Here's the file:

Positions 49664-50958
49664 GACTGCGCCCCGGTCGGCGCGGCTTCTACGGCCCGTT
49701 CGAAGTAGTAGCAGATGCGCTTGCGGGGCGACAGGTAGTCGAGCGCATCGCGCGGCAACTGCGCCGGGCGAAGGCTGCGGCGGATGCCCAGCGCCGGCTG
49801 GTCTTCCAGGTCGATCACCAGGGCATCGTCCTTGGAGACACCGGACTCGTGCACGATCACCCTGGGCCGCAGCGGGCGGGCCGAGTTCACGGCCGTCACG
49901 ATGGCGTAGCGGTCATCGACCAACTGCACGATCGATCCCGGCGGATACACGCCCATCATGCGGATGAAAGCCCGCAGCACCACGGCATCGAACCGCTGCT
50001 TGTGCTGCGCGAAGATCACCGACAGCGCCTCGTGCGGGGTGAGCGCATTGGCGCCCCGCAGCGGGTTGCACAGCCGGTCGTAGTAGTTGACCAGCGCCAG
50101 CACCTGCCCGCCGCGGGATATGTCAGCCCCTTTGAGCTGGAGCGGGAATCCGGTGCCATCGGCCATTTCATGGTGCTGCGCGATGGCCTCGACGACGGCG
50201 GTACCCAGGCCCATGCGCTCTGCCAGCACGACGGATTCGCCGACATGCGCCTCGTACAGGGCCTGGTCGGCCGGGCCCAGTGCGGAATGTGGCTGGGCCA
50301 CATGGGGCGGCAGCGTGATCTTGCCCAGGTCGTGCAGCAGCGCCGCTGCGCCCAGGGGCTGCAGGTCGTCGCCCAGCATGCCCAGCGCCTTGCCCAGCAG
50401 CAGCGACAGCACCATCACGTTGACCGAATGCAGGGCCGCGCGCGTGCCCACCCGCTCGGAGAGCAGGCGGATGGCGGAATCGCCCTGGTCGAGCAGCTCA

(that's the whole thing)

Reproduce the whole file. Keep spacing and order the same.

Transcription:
Positions 49664-50958
49664 GACTGCGCCCCGGTCGGCGCGGCTTCTACGGCCCGTT
49701 CGAAGTAGTAGCAGATGCGCTTGCGGGGCGACAGGTAGTCGAGCGCATCGCGCGGCAACTGCGCCGGGCGAAGGCTGCGGCGGATGCCCAGCGCCGGCTG
49801 GTCTTCCAGGTCGATCACCAGGGCATCGTCCTTGGAGACACCGGACTCGTGCACGATCACCCTGGGCCGCAGCGGGCGGGCCGAGTTCACGGCCGTCACG
49901 ATGGCGTAGCGGTCATCGACCAACTGCACGATCGATCCCGGCGGATACACGCCCATCATGCGGATGAAAGCCCGCAGCACCACGGCATCGAACCGCTGCT
50001 TGTGCTGCGCGAAGATCACCGACAGCGCCTCGTGCGGGGTGAGCGCATTGGCGCCCCGCAGCGGGTTGCACAGCCGGTCGTAGTAGTTGACCAGCGCCAG
50101 CACCTGCCCGCCGCGGGATATGTCAGCCCCTTTGAGCTGGAGCGGGAATCCGGTGCCATCGGCCATTTCATGGTGCTGCGCGATGGCCTCGACGACGGCG
50201 GTACCCAGGCCCATGCGCTCTGCCAGCACGACGGATTCGCCGACATGCGCCTCGTACAGGGCCTGGTCGGCCGGGCCCAGTGCGGAATGTGGCTGGGCCA
50301 CATGGGGCGGCAGCGTGATCTTGCCCAGGTCGTGCAGCAGCGCCGCTGCGCCCAGGGGCTGCAGGTCGTCGCCCAGCATGCCCAGCGCCTTGCCCAGCAG
50401 CAGCGACAGCACCATCACGTTGACCGAATGCAGGGCCGCGCGCGTGCCCACCCGCTCGGAGAGCAGGCGGATGGCGGAATCGCCCTGGTCGAGCAGCTCA